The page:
Viewed through the lens of physics, travel is a battle between space and time. Space is the motivating spark. We go somewhere because we want to stand, physically, where we don't usually stand, see things we don't usually see, feel what we don't typically feel. We believe at some level that if we're temporarily "there" instead of "here," our lives will be enriched in some way.
Time is the enemy of the traveler. Time sets limits to our enjoyment of space. Vacations are securely bookended by outbound and return flights. And time spent in transit is usually endured rather than savored.
After we've returned, the places we visited tend to become frozen in time and space, on a map with unchanging boundaries and a calendar whose pages never turn. Our knowledge of a place remains fixed, even if we know, intellectually, that every place evolves.
If we're lucky enough to return somewhere, we can update our perceptions. Perhaps you share my belief that, over time, Singapore has gone from dull to vibrant, South Beach from cool to commercial.
In this sense, although travel is typically thought of in terms of space -- moving from one place to another -- many of us are, in fact, time travelers, too.
The impact of a vacation may linger our entire life, in part because our experiences result in what I have called "nation-bonding." One forms a personal relationship with a place. Revisiting or updating impressions doesn't replace memory but rather adds dimension and understanding. Seeing how national, local and individual aspirations evolve adds context to remembrance.
But updates on destination knowledge are as likely to be sourced from news reports as return trips or consumer articles on leisure travel. Once you've bonded to a nation, hard news becomes personalized in ways that can trigger, or deepen, empathy. I watched footage following the 2010 earthquake in Haiti with dread, wondering about the fate of people I had met just 10 months earlier.
I've had similar feelings these past few weeks as I've followed the news of the incursion into the Kurdish areas of Syria. In 2007, I visited Erbil, the capital of the Kurdish population in Iraq. Although fighting in the Iraq War was still intense farther south, and there was ample evidence of increased security in the city, my memories of the trip and interactions with Kurds are for the most part very positive.
At the time, I wrote that "the only confrontation I experienced was in a stationery store: After the shopkeeper found out I was an American, he insisted that I take the goods for free, while I insisted that I pay."
But I'm haunted by what a Kurdish man I met said in the same article:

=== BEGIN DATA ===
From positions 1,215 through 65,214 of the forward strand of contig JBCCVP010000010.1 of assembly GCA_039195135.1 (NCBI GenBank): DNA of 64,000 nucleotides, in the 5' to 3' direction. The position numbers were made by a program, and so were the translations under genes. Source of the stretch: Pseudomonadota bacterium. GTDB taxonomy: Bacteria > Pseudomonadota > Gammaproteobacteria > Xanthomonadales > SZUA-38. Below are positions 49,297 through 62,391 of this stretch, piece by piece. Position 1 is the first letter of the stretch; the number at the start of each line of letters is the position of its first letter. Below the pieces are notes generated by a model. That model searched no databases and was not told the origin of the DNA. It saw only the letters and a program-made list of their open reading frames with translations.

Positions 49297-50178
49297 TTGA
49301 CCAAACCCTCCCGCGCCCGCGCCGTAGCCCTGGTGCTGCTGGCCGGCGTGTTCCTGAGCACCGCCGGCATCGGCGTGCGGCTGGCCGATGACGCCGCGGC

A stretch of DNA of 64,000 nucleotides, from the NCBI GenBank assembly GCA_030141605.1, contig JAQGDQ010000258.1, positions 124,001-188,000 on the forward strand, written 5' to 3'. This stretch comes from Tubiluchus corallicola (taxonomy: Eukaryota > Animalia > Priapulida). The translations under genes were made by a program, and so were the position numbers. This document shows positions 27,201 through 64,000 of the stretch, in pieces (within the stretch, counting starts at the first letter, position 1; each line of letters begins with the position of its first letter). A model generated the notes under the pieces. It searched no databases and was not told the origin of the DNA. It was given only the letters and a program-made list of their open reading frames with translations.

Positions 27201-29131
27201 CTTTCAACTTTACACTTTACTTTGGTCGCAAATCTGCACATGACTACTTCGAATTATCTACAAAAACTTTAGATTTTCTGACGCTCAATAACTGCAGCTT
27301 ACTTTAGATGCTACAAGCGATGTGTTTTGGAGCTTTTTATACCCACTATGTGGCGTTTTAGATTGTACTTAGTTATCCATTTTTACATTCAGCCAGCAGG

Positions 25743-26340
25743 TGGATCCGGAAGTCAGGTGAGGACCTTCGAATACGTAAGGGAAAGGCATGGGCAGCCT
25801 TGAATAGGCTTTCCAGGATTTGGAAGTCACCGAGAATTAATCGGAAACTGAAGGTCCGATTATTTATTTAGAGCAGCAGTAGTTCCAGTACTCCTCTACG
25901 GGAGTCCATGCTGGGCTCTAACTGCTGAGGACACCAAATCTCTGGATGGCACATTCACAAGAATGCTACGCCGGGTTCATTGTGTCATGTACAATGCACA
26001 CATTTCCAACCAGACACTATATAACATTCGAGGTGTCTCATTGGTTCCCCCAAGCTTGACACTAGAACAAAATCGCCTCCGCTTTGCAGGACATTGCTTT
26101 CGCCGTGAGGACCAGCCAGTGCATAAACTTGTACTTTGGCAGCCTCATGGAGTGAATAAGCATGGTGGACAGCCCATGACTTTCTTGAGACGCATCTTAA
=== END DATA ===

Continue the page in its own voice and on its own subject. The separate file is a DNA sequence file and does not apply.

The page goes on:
"Go back and tell everyone that if the U.S. wants another ... democracy in the Middle East, they don't need to look further than Kurdistan. But they need to make a commitment not to betray us."
Middle Eastern politics is thorny, and I'm no expert, but all evidence suggests that, yes, the Kurds I met on that trip to Erbil likely feel betrayed by America, and that will have consequences for American travelers well beyond those who might venture to Erbil.
As much as I wish it were not so, travelers are prejudged by the actions of their governments. At various times, I've had people tell me to my face that they don't like Americans, their judgements formed by the actions of our leaders rather than anything I might have said or done. At other times, such as in the stationery store in Erbil, I've been on the receiving end of goodwill prompted by my citizenship rather than my ideas or character.
U.S. Travel Association CEO Roger Dow recently told Travel Weekly, "People separate politics from place. You and I go to China, we don't feel good about their human rights. We go to Moscow and Red Square and don't feel good about their politics. But we still go."
That might be true. It might even be true that the politically charged relationships between the governments of the U.S., China and Russia could add a level of intensity and emotion to discussions with residents that will deepen interpersonal connections and bonds to those countries.
But to return to viewing travel through the lens of time and space, it seems that when one assesses the climate of opinion about one's nationality, time moves more like a pendulum than a continuum.
Among Kurds and those sympathetic to their situation, we've swung from ally to deserter. It may one day swing back, but for the present, it's likely to add to how Americans in general are viewed as we travel, and it's likely to color interactions with hosts and other travelers. We're living in a polarized, politicized world, and we're not immune to the consequences, even when on vacation.